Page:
Clemson University, Prisma Health NIH Accelerator Program helps researchers get prestigious fundingMay 2, 2023
Confidence. Experience. Career-long advice. These are just some of the things that post-doctoral fellow Amy Schuster has gained while in the Clemson University/Prisma Health National Institutes of Health (NIH) Accelerator Program.
The NIH Accelerator Program is a mentoring program for faculty investigators seeking NIH funding. Participants have access to a variety of mentors from the Health Sciences Center at Prisma Health, which includes Furman University, Clemson University, University of South Carolina and Prisma Health, who provide mentorship and consistent feedback throughout the grant application preparation process. These mentors have been chosen due to their success with K, R, and other NIH grants, and these partnerships serve as development activities to support the growth of research and collaboration at the University.
Applicants are selected for the program in recognition of their strong health research questions and applications. Participants ‘learn by doing’ in this training program, as they develop a draft proposal over the course of the year. They receive feedback from experienced researchers who have been funded by NIH and other agencies. While it is easy to simply hear about best practices, actually developing a proposal and getting feedback from more experienced researchers is incredibly valuable.
This is the third cohort of the program. In the first year, there were six mentees, and in the second year, there were 12 mentees. Out of the past two cohorts, four researchers submitted and received NIH funding so far, such as Lior Rennert, a professor in the Department of Public Health Sciences. Rennert is a mentor this year. In the past year, he received an R01 for his research focus on South Carolina Center for Rural and Primary Healthcare, called “A data-driven approach to identify and target high-risk rural communities via mobile health clinics.”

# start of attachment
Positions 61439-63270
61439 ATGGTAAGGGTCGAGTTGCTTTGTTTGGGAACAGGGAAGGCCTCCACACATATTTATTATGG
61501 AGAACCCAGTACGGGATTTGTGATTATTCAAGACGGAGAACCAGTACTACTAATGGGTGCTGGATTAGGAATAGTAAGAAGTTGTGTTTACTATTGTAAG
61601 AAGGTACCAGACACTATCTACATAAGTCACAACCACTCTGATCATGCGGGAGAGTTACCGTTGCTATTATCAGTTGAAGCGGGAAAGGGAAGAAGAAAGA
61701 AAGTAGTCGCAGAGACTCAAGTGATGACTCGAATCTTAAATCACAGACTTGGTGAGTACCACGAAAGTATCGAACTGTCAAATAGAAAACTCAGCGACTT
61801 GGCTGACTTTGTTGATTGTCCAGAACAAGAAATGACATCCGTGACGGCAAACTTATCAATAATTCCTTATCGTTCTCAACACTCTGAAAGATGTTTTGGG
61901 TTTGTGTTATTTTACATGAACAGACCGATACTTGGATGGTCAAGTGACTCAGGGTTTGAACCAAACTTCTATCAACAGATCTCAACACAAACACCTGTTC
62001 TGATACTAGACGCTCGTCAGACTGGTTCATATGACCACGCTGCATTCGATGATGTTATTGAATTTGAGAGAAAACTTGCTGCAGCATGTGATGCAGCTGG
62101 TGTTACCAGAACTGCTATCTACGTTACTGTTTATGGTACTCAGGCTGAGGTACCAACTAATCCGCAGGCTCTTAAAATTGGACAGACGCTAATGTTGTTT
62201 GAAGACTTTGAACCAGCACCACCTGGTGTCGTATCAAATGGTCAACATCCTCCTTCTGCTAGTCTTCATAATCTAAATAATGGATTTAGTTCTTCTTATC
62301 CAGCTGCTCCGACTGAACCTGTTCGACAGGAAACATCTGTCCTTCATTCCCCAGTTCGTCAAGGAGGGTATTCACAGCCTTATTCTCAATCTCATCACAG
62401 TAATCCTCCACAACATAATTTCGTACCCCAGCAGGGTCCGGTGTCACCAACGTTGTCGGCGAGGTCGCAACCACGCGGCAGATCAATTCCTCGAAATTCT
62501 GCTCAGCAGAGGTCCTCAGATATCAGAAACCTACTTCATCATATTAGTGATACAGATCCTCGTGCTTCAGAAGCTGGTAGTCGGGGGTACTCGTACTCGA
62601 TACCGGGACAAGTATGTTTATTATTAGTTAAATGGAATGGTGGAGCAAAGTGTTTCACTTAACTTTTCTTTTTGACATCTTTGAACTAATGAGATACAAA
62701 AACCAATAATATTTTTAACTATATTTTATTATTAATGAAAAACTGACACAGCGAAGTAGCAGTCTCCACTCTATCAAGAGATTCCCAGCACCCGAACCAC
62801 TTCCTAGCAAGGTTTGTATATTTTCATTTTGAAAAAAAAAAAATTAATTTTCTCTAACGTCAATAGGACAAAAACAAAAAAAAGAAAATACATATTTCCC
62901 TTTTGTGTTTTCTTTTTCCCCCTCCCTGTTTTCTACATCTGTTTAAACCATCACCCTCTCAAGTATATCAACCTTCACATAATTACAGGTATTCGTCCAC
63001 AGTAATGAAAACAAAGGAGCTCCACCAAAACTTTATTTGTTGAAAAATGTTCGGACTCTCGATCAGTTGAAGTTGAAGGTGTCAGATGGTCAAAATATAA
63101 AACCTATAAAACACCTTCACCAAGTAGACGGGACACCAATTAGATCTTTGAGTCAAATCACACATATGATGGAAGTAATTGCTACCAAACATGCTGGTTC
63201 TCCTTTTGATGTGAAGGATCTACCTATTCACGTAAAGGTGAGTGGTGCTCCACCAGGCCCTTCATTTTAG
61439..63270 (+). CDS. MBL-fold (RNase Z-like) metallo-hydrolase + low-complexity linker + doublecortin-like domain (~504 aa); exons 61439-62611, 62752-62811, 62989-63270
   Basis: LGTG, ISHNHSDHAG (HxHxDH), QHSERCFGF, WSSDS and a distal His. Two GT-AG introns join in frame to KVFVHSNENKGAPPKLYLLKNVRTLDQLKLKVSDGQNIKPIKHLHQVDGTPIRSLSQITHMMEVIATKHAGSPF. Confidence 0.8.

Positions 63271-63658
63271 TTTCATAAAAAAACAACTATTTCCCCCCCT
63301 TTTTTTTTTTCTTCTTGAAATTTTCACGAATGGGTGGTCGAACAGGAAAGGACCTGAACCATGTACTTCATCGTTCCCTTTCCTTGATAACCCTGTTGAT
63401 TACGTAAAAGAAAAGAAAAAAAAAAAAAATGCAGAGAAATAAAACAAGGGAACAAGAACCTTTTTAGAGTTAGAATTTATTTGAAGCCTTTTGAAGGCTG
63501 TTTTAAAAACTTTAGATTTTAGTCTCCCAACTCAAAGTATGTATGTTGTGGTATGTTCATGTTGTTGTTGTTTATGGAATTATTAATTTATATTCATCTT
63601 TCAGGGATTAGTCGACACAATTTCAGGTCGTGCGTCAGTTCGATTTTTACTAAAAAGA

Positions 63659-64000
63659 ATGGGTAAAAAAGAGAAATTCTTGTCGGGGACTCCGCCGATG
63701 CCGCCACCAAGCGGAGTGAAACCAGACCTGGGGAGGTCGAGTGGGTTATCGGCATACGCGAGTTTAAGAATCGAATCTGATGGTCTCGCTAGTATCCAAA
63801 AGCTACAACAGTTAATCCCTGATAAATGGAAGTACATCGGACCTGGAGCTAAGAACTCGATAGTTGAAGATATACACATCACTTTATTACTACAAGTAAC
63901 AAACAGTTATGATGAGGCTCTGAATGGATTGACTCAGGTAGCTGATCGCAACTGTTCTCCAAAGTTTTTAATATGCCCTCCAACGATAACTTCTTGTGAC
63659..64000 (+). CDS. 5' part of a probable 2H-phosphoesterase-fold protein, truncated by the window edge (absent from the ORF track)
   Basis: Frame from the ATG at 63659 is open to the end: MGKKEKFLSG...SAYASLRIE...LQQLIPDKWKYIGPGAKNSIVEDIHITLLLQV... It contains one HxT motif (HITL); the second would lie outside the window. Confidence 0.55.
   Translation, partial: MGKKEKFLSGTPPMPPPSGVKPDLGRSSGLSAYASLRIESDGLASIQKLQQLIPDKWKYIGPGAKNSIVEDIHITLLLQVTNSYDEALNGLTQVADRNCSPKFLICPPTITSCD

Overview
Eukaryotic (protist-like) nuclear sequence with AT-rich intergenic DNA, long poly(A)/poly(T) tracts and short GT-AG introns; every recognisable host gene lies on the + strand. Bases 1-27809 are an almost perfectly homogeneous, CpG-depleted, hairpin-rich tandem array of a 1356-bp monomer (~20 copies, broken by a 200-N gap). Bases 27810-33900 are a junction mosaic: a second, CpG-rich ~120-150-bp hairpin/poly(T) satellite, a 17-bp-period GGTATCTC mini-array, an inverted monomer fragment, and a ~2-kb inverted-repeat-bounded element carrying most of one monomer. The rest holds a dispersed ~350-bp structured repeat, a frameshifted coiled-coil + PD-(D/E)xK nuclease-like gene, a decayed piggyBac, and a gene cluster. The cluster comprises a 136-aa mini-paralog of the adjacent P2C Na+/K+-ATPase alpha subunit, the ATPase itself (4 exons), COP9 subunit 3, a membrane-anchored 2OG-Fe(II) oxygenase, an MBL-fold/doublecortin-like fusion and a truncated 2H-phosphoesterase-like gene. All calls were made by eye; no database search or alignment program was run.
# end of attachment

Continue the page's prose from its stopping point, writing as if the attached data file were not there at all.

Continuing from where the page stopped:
This year’s mentees are:
- Gregory Cranmer, associate professor, Department of Communication, College of Behavioral, Social and Health Sciences
- Amy M. Schuster, a postdoctoral fellow, Department of Sociology, Anthropology, and Criminal Justice, College of Behavioral, Social and Health Sciences
- Matthew Browning, associate professor, Department of Parks, Recreation, and Tourism Management, College of Behavioral, Social and Health Sciences
- Heather Dunn, assistant professor, Department of Bioengineering, College of Engineering, Computing and Applied Sciences
- Ashley McKenzie, assistant professor, Department of Communication, College of Behavioral, Social and Health Sciences
- Shivani Arora, a postdoctoral fellow, Department of Bioengineering, College of Engineering, Computing and Applied Sciences
- Sriparna Bhattacharya, assistant research professor, Department of Physics and Astronomy, College of Science
- Nicole Davis, associate professor, School of Nursing, College of Behavioral, Social and Health Sciences
Nick Potisek, physician, Pediatrics, Prisma Health
- Jackie Cha, assistant professor, Department of Industrial Engineering, College of Engineering, Computing and Applied Sciences